Christopher Buskirk is editor and publisher of the website American Greatness and co-author, with Seth Leibsohn, of "American Greatness: How Conservatism, Inc. Missed the 2016 Election & What the D.C. Establishment Needs to Learn."
President Trump faces a defining moment as he considers what to do about the DACA mess and the wall along the southern border that was the central promise of his campaign. Will the president make good on his repeated vows to establish a pro-citizen, pro-worker immigration policy — including a wall? Or will he accept the same old "amnesty now, enforcement later" bargain that has been on the table for years?
Trump supporters like me are understandably nervous. To be clear, we are not upset about the president's willingness to find a deal that would allow the "dreamers" who were brought to this country as children to remain here legally. We support the president's interest in finding a legislative solution to replace the unconstitutional executive action that President Barack Obama imposed with his Deferred Action for Childhood Arrivals program.
What we cannot support is a DACA deal that deals with the dreamers alone, without paying for the wall and making other efforts to enforce and strengthen immigration laws. Accepting a dreamers-only deal would enrage and alienate the president's base. Republican voters bristle at being compelled to negotiate for enforcement of existing immigration laws or border protections. These are basic responsibilities of government — not bargaining chips.
Democrats fail to understand this and as a result are making a mistake by tying a DACA deal to the continuing resolution that funds the government. Democrats think they are holding aces: Give us DACA or face a government shutdown. But Trump wins if Democrats force a shutdown for this reason — and he knows it even if they don't.
Even so, no one wants a shutdown, and both sides have something to gain from a DACA deal. Republican policy must be guided by unwavering commitment to the rule of law, something a bipartisan consensus has agreed to ignore on immigration for decades, along with a commitment to protect the political and economic interests of U.S. citizens above those of noncitizens. Those guarantees are a big part of what makes citizenship valuable in the first place.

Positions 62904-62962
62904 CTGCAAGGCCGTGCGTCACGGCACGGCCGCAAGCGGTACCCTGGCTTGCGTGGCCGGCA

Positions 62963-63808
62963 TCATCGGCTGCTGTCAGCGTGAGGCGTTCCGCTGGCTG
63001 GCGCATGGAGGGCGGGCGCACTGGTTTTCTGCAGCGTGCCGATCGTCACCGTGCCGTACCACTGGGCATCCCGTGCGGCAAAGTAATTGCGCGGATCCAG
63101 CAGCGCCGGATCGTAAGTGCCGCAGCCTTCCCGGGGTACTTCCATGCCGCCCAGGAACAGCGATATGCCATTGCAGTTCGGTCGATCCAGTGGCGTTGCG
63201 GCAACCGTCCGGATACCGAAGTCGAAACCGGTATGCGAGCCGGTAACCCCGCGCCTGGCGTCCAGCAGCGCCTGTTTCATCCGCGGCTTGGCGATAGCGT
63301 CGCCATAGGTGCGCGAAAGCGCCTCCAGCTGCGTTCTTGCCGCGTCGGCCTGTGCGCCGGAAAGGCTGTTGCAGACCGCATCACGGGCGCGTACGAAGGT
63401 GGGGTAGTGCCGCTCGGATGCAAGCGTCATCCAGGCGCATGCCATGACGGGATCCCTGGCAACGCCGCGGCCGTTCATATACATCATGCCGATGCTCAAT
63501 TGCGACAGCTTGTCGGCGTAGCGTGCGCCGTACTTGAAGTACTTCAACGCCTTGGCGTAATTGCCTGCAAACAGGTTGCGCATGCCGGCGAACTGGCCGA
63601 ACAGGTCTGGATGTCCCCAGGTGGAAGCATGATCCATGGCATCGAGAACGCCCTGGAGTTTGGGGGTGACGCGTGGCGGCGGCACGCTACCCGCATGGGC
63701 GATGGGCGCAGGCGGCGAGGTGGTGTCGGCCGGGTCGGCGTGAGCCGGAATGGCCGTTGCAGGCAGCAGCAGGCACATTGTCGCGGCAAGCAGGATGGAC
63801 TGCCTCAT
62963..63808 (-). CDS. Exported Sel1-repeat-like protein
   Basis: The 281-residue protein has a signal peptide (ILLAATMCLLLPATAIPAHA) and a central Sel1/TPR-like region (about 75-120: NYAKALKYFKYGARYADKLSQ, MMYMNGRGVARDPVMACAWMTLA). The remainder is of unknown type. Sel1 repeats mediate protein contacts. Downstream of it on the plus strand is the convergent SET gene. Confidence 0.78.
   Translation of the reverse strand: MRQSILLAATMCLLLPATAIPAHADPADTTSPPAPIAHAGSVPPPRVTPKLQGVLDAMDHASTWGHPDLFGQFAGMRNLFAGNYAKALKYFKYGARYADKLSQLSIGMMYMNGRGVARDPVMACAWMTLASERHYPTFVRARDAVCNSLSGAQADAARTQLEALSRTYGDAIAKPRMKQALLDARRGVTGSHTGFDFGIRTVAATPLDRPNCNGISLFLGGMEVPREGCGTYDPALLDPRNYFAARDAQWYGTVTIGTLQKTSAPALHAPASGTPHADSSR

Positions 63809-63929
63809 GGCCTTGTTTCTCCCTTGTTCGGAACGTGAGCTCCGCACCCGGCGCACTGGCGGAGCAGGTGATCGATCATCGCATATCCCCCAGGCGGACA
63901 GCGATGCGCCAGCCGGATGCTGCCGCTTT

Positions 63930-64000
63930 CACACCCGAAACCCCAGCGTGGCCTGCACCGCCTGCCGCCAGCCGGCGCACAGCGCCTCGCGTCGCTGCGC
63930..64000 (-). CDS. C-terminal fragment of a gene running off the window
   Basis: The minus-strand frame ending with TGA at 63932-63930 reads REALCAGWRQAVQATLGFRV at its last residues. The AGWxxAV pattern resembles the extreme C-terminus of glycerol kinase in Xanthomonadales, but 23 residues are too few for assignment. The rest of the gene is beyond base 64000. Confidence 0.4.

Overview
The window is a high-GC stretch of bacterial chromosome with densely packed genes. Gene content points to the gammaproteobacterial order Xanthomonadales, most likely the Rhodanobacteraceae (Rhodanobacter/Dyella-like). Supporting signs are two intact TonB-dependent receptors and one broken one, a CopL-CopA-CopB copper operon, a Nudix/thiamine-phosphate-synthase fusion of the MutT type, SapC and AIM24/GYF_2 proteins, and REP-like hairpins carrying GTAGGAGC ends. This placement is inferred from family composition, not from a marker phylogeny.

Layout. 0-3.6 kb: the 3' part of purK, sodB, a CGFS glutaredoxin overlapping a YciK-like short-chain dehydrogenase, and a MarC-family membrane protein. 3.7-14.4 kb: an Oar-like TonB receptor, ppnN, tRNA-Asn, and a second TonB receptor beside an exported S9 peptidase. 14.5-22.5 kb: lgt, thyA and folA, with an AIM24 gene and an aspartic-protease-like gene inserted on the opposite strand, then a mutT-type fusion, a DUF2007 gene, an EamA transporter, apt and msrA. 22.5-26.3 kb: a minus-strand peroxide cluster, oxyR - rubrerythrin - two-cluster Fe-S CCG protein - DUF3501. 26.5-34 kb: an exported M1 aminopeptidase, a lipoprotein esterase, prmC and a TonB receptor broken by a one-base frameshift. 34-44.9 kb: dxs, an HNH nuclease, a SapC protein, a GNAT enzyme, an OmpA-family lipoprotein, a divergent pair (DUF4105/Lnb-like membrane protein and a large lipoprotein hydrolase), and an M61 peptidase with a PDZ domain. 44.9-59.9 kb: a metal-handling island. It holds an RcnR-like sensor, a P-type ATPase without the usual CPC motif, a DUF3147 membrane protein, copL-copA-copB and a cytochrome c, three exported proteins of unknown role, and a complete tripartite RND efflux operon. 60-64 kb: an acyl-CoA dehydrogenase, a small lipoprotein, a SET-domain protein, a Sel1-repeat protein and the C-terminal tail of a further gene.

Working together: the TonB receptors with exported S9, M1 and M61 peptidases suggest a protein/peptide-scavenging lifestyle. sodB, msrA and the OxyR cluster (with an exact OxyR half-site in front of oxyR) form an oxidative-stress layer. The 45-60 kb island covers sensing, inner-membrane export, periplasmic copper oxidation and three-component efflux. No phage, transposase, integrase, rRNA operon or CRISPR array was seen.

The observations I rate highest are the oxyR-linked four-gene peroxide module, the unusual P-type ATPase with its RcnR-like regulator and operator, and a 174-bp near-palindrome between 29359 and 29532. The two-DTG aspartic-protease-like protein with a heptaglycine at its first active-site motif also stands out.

The bill proposed by Rep. Bob Goodlatte (R-Va.) is a good place to start. It includes all the elements that are essential for both Republicans and Democrats. The basics are this: DACA recipients will receive immunity for prior immigration violations and a renewable, non-immigrant visa that will allow them legally to live, work and attend school in this country. This is a big improvement over the current arrangement, which can be changed by unilateral executive action. In exchange, Democrats will agree to full funding of the border wall, an end to chain migration, reallocation of diversity lottery visas to the H-1B program, and implementation of the E-Verify system for employers.
Note that this measure does not address other big issues, such as how to deal with the other 10 million to 12 million illegal immigrants estimated to reside in the United States or how to reform our legal immigration system. But it would represent a positive first step.
The Goodlatte bill is a fair representation of what the president promised and what his supporters expect. It's also good policy in that it fixes the current problem and helps ensure that another generation of minors is not brought to the country illegally and placed in the same jeopardy.
If the president were to break faith with his voters on this signature issue, it would be more consequential than when President George H.W. Bush infamously renounced his "Read my lips: no new taxes" pledge in the 1990s. It would strike at one of the basic tenets of Trump's presidency and set the stage for a low-energy election for Republicans, leading to a loss of the House, perhaps a loss of the Senate and everything that portends. And Trump would have no one to blame but himself.